On January 19, 2011, Nintendo held two simultaneous press conferences in Amsterdam and New York City, where they revealed all of the features of the Nintendo 3DS. In North America, the release date was confirmed as March 27, 2011 with a retail price of $249.99. In Europe, the release date was announced as March 25, 2011, though Nintendo said that pricing would be up to retailers. Most retailers have priced the handheld between £219.99 and £229.99, though some retailers, such as Amazon, have lowered the price following Sony's announcement of the PSP's successor on January 26, 2011, with some retailers pricing the handheld at around £200 Template:As of.
In February 2011, Nintendo held four hands-on events in the UK named "Believe Your Eyes". February 5 and 6 saw simultaneous events in London and Manchester, while the 12th and 13th saw events in Glasgow and Bristol. Invitations to the events were offered first to Club Nintendo members, then later to members of the public via an online registration form. Guests watched two brief performances and trailers, then were given time to play a selection of games on 3DS devices. Attendees were then allowed into a second room, containing further games to play (mainly augmented reality-based) and in-device videos.
Prior to its launch, Amazon UK announced that the system was their most pre-ordered video game system ever. Nintendo of America announced that the number of Nintendo 3DS pre-orders were double the number of pre-orders for the Wii.
Nintendo sold its entire allotment of 400,000 Nintendo 3DS units during its February 2011 release in Japan amid reports of lines and pre-order sellouts. The 3DS sold 374,764 units during the launch weekend of 26 February. Professor Layton and the Mask of Miracle was the best selling 3DS launch title, in which 119,591 of copies were sold at launch, and it took third spot of the best selling title along with other system titles.
Nintendo announced that first day sales for the Nintendo 3DS in the US were the largest of any Nintendo handheld device in history. According to the NPD Group, Nintendo sold just under 400,000 Nintendo 3DS units during the month of March 2011 in the US. 440,000 Nintendo 3DS units were sold in its first week of release.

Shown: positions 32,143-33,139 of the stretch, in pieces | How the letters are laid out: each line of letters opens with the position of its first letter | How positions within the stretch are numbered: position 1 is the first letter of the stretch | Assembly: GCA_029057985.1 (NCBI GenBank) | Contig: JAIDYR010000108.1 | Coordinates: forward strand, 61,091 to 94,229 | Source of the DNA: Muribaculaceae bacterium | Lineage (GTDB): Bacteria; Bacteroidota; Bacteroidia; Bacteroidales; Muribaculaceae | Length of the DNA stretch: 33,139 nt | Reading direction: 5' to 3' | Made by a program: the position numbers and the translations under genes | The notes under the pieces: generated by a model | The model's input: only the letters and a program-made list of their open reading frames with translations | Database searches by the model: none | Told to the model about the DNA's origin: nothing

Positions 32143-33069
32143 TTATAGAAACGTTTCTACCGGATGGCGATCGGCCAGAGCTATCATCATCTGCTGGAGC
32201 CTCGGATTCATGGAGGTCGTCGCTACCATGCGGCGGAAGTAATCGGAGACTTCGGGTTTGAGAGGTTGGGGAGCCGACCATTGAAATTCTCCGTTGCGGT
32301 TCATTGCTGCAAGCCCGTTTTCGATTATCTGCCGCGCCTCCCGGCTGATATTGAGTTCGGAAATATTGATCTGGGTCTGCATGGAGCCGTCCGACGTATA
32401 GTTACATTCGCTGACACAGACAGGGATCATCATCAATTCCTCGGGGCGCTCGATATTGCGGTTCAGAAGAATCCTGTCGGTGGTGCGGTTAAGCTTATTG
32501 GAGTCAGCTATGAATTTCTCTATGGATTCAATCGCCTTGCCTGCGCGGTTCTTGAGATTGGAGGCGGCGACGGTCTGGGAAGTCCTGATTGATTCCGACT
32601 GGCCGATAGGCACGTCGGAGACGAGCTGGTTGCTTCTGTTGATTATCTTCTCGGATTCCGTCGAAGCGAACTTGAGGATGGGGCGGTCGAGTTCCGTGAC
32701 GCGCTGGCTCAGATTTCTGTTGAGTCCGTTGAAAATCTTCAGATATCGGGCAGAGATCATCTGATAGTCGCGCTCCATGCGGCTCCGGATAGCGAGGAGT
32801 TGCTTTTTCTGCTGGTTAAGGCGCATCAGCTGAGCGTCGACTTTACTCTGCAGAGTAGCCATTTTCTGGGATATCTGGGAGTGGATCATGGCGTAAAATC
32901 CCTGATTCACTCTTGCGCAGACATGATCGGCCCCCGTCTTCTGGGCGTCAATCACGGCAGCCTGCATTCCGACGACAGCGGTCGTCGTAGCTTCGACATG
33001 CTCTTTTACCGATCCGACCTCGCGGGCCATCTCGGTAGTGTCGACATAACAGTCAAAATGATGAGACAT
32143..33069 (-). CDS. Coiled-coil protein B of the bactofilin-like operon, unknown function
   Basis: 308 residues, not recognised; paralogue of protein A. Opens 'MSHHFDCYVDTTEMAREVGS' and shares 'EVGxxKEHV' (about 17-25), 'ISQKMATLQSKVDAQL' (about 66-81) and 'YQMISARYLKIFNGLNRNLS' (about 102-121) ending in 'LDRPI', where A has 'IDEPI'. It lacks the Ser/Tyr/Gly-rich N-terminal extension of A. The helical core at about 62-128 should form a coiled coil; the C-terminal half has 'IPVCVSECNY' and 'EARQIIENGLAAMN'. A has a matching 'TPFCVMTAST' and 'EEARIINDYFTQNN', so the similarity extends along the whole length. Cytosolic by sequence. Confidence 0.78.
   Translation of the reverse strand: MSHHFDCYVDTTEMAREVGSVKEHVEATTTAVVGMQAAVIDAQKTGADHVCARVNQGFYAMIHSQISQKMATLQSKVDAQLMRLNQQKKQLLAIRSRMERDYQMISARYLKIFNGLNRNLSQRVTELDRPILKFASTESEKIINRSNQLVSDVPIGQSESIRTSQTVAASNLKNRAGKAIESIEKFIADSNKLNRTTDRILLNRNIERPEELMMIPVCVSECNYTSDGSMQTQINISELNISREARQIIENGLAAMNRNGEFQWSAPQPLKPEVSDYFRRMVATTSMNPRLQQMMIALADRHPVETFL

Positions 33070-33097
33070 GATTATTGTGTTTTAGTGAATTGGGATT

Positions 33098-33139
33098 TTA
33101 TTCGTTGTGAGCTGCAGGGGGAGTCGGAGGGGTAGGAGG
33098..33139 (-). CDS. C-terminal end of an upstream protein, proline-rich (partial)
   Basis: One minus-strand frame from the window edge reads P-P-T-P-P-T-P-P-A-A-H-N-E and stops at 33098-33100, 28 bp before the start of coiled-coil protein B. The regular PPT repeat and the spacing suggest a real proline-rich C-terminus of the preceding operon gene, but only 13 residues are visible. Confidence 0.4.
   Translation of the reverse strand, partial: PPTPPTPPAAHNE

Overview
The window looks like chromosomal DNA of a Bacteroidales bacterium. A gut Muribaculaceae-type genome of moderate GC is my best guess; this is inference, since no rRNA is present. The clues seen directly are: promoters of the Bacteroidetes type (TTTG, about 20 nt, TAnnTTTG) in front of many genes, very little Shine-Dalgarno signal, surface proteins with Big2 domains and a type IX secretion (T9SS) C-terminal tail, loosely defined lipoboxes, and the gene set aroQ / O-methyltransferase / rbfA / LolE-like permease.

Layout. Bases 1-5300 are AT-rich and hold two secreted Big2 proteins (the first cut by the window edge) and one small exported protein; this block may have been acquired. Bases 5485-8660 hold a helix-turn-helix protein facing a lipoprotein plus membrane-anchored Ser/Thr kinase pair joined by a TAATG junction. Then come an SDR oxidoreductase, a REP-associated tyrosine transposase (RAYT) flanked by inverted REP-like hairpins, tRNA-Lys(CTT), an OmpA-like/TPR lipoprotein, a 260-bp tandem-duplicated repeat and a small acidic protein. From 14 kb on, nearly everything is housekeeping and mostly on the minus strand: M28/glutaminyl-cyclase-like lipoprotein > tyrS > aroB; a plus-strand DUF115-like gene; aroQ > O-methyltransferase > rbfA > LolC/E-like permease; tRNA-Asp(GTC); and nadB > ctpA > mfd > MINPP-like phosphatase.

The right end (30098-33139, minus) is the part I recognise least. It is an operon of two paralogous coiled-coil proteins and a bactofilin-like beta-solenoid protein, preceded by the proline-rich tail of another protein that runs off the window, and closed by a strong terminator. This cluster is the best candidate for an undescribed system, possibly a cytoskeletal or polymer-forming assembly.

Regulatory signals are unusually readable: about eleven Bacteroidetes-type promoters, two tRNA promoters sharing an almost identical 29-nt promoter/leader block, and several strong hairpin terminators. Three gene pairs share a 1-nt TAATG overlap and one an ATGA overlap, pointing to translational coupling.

In Europe, Nintendo sold 303,000 3DS units during its first two days on sale. In the UK, 113,000 3DS units were sold during its opening weekend, making it Nintendo's most successful hardware launch in the country to date.
As of March 31, the 3DS has sold 3.61 million units, short of the 4 million Nintendo was expecting.
Reports show that production costs for the Nintendo 3DS amount to US$101. On July 14, a Flare Red Nintendo 3DS was released. North America is getting Flare Red on September 9, to coincide with the release of Star Fox 64 3D.
The Nintendo 3DS is based on a custom PICA200 graphics processor from a Japanese start-up Digital Media Professionals (DMP). It has two screens; the top screen is a Template:Convert 5:3 3D screen with a resolution of 800×240 pixels (400×240 pixels per eye, WQVGA) that is able to produce an autostereoscopic three-dimensional effect (one without 3D glasses) using a parallax barrier display, while the bottom screen is a Template:Convert 4:3 non-3D resistive touch panel with a resolution of 320×240 pixels (QVGA). The 3DS weighs approximately Template:Convert and, when closed, is Template:Convert wide, Template:Convert broad, and Template:Convert thick.
The system features several additions to the design of the original DS, including a slider on the side of the device that adjusts the intensity of the 3D effect, a round nub analog input called the "Circle Pad", an accelerometer, and a gyroscope. The 3DS has two cameras on the outside of the device, capable of taking 3D photos, as well as a camera positioned above the top screen on the inside of the device which faces the player, capable of taking 2D photos and capturing 2D video; all cameras have a resolution of 640×480 pixels (0.3 megapixels). The system will support a 2.4 GHz 802.11 Wi-Fi connectivity with enhanced security WPA2. An included cradle acts as a charger and allows for faster downloads and uploads via infrared port[Citation needed].